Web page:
Living in a post-Aaron Swartz world

Even if you didn’t know who Aaron Swartz was previously, by now you’ve certainly read the news of his tragic passing at the age of 26.

Swartz was a young tech wizard who helped create RSS when he was just 14 years old, and he was also the co-founder of Reddit. In addition, Swartz tried to make all information free and accessible to everyone, and this is where he got into trouble.

When Swartz downloaded 4.8 million articles from JSTOR, an MIT research service, he was facing a major court case that could have sent him to jail for many years, and cost him potential millions in fines.

Swartz had struggles with depression, which could have been a factor in his suicide, and in a statement his family said his death was “the product of a criminal justice system rife with intimidation and prosecutorial overreach. Decisions made by officials in the Massachusetts U.S. Attorney’s office and at MIT contributed to his death.” 

Now the Daily Beast reports that Zoe Lofgren, a California Representative, will try to push through “Aaron’s Law,” which she just introduced. The law was announced on Reddit, the site Swartz co-founded, and the goal of Aaron’s Law is to change the Computer Fraud and Abuse Act to try and prevent a tragedy like Swartz’s death from ever happening again.

“There’s no way to reverse the tragedy of Aaron’s death,” Lofgren wrote. “But we can work to prevent a repeat of the abuses of power he experienced.” 

Another article on the Daily Beast was also headlined, “Aaron Swartz’s Death Should Change America’s Absurd Legal System.” The article asked the same thing that Aaron’s Law hopes to make a reality: “What if we took the lesson of overzealous prosecutors and reformed our justice system?”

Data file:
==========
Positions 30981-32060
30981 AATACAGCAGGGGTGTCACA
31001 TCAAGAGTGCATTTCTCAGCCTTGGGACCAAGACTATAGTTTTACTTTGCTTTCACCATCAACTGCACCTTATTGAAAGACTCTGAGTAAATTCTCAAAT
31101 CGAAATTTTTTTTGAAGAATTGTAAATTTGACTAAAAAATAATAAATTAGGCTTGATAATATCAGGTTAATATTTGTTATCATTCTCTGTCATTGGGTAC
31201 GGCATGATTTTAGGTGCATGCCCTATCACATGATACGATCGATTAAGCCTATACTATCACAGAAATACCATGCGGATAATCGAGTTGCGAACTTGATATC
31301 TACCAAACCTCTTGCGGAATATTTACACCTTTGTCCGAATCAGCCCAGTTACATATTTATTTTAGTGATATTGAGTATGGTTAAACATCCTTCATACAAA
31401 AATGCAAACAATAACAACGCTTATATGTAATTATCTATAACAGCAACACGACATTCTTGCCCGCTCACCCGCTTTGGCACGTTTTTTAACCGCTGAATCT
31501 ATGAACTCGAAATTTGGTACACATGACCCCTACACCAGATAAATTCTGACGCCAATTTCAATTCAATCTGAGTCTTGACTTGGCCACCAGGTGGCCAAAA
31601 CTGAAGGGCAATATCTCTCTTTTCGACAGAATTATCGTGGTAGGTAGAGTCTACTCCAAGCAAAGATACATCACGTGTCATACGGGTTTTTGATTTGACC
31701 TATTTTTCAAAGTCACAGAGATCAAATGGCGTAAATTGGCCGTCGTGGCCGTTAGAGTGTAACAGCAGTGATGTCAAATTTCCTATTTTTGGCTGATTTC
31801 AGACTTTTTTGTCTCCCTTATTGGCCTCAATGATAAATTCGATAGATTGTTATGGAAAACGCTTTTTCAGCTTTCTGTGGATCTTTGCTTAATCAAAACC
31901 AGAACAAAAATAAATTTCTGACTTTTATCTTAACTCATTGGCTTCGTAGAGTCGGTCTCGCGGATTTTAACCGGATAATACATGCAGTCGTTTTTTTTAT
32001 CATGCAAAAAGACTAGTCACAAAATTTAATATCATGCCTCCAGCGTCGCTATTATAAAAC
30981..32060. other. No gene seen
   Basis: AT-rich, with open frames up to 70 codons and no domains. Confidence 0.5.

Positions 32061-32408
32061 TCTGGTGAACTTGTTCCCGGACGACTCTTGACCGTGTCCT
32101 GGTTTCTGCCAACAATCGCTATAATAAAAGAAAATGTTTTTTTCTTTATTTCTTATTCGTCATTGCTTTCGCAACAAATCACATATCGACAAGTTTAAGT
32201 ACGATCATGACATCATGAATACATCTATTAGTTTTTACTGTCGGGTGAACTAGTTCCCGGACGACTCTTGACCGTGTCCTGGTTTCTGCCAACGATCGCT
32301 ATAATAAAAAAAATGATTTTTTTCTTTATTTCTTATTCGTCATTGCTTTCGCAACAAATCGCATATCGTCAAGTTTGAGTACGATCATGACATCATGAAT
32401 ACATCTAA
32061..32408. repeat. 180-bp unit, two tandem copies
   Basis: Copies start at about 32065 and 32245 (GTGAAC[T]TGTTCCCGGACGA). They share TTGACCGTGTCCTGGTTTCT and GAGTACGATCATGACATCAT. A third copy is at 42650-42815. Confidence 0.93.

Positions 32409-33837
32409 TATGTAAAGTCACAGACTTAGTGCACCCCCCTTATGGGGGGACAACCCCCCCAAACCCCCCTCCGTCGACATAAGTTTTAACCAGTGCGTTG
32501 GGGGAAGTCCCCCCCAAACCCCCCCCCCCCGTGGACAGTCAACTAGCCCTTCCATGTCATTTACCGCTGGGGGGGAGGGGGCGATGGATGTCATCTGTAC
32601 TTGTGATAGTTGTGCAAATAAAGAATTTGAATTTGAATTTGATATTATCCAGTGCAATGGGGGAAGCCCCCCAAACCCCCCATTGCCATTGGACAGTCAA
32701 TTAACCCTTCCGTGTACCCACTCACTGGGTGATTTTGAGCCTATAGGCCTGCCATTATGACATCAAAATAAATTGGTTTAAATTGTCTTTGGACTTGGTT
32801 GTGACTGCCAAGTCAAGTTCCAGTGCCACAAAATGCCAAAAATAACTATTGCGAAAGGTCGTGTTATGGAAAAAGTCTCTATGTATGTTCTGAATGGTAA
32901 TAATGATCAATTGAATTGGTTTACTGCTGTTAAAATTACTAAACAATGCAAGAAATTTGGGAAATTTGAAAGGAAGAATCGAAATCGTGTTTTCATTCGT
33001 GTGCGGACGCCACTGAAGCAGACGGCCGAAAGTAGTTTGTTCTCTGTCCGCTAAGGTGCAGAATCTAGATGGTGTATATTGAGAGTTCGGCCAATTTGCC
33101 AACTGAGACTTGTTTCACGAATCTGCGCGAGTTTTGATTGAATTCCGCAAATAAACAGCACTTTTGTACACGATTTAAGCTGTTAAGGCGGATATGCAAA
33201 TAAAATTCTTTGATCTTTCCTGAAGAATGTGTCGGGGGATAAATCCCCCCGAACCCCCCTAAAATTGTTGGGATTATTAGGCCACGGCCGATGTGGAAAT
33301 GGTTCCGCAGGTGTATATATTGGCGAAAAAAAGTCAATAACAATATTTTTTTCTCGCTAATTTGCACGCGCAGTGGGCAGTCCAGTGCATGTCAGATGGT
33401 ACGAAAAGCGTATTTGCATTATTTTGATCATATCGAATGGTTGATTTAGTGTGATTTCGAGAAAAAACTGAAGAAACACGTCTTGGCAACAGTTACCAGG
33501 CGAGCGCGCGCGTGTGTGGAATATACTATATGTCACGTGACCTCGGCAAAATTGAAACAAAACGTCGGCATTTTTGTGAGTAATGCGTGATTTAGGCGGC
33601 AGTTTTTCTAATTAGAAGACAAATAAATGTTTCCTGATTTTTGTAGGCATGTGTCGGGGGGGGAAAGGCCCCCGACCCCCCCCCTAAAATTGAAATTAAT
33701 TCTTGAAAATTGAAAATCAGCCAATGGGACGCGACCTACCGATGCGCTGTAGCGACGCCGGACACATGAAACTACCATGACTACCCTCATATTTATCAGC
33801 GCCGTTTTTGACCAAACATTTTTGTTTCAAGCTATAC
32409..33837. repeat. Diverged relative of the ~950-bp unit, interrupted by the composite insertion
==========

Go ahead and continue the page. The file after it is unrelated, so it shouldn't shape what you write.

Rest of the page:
As Michael Moynihan writes, Aaron’s death should cause “serious reexamination” of the American justice system, especially considering this was a strong example of “it’s relentlessness and inflexibility…” 

Meanwhile, a report on the Huffington Post claimed that several people at MIT felt the prosecutors were “overreaching” in the case, and one told the Post, “By the time this thing snowballed out of MIT’s hands, it was gone. When the federal government chooses to prosecute, you don’t get to say no.” According to this report, MIT is also going to conduct an investigation of their involvement in the case.

It will take considerable time before we know the full extent of Swartz’s legacy, as well as what will go into action following his death. As Todd Leopold wrote on CNN, “Aaron Swartz helped create the internet…he was a factor in fashioning some of the web’s upper floors. With his contributions to RSS coding and the web application framework, Swartz made some of today’s more expansive internet possible.”

Even more important, Leopold continues, “What Swartz also helped create was a philosophy of the internet, one that remains the subject of great controversy almost 20 years into its life: the libertarian idea that information wants to be free.”